In this age of skinny models and magazine airbrushing, the importance of promoting healthy body image is a serious issue.
Many believe that the overwhelming depiction of abnormally skinny models and actors in advertising and popular culture contributes to disordered eating – leaving perfectly normal teenagers, women and men convinced that compared to the images they see all around them, they are overweight and must become even slimmer in order to be attractive. According to the National Association of Anorexia Nervosa and Associated Disorders, nearly 70 percent of girls in grades five through 12 said magazine images influence their ideals of a perfect body.
Moreover the widespread digital alteration of photos (“Photoshopping”) in advertising – which is often used to make already thin models appear even thinner – only exacerbates the problem (for example, see this Ralph Lauren advertisement, and the Dove video ‘evolution of a model’).
Eating disorders – anorexia nervosa and bulimia – are a growing problem in Australian society. Approximately one in 100 adolescent girls develop anorexia nervosa, making it the third most common chronic illness in girls, after obesity and asthma. Eating disorders have the highest mortality rate of any psychiatric illness, with a death rate higher than that of major depression.
The Australian Government and the fashion industry have started to recognise the possible dangers of these widespread practices in the fashion, advertising and entertainment industries. In July 2010, the Australian Government endorsed a Voluntary Code of Conduct on Body Image, which outlines principles to guide the media, advertising and fashion industries. And recently 19 editors of Vogue magazines around the world have made a pact to project the image of healthy models. They agreed to ‘not knowingly work with models under the age of 16 or who appear to have an eating disorder’.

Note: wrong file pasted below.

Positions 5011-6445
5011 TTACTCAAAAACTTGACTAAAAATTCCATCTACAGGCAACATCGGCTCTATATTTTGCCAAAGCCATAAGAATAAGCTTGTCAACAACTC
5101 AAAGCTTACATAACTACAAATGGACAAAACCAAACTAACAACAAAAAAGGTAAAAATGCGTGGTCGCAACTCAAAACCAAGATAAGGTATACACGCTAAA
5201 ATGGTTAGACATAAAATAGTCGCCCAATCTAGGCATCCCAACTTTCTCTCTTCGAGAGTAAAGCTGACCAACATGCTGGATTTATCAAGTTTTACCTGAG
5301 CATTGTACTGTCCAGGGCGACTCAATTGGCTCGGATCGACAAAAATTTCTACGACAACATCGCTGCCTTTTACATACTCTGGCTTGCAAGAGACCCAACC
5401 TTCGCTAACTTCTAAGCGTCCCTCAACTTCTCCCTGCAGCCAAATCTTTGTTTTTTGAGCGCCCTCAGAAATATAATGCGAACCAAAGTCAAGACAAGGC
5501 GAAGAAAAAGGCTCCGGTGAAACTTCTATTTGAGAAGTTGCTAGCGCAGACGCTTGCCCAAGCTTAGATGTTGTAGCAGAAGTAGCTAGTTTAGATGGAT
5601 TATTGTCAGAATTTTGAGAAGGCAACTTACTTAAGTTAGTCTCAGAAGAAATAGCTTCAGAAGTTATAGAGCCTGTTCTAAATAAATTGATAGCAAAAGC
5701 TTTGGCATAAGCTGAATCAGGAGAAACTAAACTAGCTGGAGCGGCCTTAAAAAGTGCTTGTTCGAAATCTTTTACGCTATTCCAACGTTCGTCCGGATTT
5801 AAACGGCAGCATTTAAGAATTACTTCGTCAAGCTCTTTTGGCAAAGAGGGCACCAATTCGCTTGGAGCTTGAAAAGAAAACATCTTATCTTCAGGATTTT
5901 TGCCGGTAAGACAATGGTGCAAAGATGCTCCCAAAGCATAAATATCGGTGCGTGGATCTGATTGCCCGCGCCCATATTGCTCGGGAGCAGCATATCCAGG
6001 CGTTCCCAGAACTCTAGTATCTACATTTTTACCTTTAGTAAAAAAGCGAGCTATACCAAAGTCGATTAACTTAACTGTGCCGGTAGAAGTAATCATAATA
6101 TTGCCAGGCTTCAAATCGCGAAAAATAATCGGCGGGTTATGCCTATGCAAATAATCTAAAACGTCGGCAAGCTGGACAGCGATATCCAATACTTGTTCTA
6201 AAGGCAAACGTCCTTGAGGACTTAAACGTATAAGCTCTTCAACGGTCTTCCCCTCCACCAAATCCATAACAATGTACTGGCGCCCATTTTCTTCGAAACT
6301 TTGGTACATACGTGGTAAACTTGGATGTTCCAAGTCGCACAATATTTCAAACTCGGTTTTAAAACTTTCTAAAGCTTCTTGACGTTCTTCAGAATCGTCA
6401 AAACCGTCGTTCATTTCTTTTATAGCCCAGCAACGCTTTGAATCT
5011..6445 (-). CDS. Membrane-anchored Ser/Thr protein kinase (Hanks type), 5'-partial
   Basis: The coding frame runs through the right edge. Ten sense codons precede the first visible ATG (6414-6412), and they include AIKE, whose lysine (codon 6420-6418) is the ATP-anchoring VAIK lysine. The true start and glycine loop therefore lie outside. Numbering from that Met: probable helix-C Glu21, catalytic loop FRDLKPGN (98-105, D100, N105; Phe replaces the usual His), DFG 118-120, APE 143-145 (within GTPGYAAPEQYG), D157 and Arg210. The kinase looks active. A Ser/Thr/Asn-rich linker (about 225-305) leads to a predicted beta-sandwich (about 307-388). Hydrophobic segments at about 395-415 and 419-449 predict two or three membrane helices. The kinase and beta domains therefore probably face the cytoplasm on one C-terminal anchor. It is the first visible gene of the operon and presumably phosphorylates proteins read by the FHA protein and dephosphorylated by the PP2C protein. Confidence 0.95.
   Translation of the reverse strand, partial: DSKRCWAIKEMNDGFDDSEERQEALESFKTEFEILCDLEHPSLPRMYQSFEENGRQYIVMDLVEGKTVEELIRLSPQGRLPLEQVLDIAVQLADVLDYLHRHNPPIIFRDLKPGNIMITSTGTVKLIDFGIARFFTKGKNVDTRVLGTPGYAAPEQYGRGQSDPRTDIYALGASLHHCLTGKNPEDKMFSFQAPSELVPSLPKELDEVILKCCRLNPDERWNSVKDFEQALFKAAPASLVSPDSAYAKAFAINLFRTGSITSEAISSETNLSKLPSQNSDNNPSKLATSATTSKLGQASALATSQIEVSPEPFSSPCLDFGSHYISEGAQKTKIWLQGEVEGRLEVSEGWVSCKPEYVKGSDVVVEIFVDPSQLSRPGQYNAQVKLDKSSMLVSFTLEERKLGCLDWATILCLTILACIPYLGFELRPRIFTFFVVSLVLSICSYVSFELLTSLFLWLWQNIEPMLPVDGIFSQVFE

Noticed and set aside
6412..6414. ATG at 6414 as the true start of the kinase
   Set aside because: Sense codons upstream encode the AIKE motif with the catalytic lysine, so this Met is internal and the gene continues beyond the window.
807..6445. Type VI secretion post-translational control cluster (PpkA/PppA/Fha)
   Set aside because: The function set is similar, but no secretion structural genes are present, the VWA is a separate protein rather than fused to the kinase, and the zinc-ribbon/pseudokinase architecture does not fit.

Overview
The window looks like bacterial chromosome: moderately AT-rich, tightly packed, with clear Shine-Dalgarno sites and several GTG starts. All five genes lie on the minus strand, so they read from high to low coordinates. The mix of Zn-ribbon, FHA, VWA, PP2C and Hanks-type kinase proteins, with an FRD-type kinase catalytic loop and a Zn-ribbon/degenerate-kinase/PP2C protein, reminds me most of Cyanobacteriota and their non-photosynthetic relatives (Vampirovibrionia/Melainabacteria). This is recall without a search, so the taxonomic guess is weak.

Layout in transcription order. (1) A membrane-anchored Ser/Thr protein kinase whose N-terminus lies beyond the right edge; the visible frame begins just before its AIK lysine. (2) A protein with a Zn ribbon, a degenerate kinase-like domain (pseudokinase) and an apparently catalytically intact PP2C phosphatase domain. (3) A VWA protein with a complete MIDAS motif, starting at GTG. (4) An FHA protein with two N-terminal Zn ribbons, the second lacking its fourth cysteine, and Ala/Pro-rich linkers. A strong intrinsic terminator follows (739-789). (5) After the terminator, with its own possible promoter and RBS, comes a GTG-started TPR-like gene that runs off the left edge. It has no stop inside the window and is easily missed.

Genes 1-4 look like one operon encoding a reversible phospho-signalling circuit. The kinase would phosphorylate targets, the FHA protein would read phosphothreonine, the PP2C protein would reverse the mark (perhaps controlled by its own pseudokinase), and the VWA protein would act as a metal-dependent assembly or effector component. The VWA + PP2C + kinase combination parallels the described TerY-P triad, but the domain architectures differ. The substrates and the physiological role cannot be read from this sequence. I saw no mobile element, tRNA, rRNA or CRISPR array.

But do these voluntary pacts/codes go far enough?
Some don’t think so. The former editor/publisher of Cosmopolitan Mia Freedman has declared that Australia’s voluntary code is “ineffective”. Freedman said in April:
“We were optimistic in hoping that the industry would get on board with things like declaring Photoshop and… promoting more diversity in the model that they photographed but I’m sad to say that has not happened at all. In fact the industry has probably put up its middle finger and roundly ignored that code of conduct.”
Those concerned about this problem, both in Australia and internationally, may now be looking at new legislation in Israel as a possible “model” for a more robust resolution to this potentially serious health issue.
Israel is now the first country to formally legislate a ban against underweight models.
As Australian Senator Helen Polley (ALP, Tasmania) recently pointed out in Parliament when calling for better standards in the fashion industry:
“In Israel a new law was passed on 19 March 2012 which requires male and female models to have a BMI, or body mass index, of no less than 18.5-a standard used by the World Health Organisation-or a note from a doctor saying that they are not underweight before they can be hired for a modeling job. The legislation also bans use of models who ‘look underweight’, and creators of ads must disclose whether they used Photoshop or graphics programs to manipulate images to make the models look slimmer.”
Adi Barkan, an Israeli fashion photographer and model agent, lobbied the Knesset for years to pass this law, he told CNN:
“Something has happened in the last 20 years. Always, the model was skinny but not too skinny…And I found the difference between skinny, [being] thin and too thin, is the little difference between life and death.”
Barkan speaks from personal experience, as a model friend of his Hila Elmalich, died in his arms after suffering an eating disorder. He said:
“We don’t know how much power we have. We can kill people and we can save people”.
The Israeli law has no criminal consequences and can be enforced only through civil litigation. SBS reported:
“…lawmakers have spent years deciding what action to take to curb an alarming number of Israelis suffering from eating disorders. The Knesset’s Research and Information Center told lawmakers that there are about 1,500 children, including teens, diagnosed with eating disorders in Israel annually. Knesset members relied on data presented to them that linked eating disorders to exposure to media images that glorify thinness.”
Other countries, including Australia, will likely be keenly studying the outcome of this Israeli legislative initiative in the coming months to determine if they want to take similar measures against underweight models and Photoshopping.
Senator Polley is already calling for a change here in line with the Israeli precedent, saying:
“I believe that in Australia we should be moving towards ensuring that all our printed media and all our electronic media carry a disclaimer that identifies whether or not a photograph has been altered or digitally enhanced.”
Policymakers might be wise to follow Senator Polley’s advice and look what can be learned from Israel’s efforts to promote healthy body image – because as Barkan suggested, it is not just an issue about beauty, it can be a matter of life and death.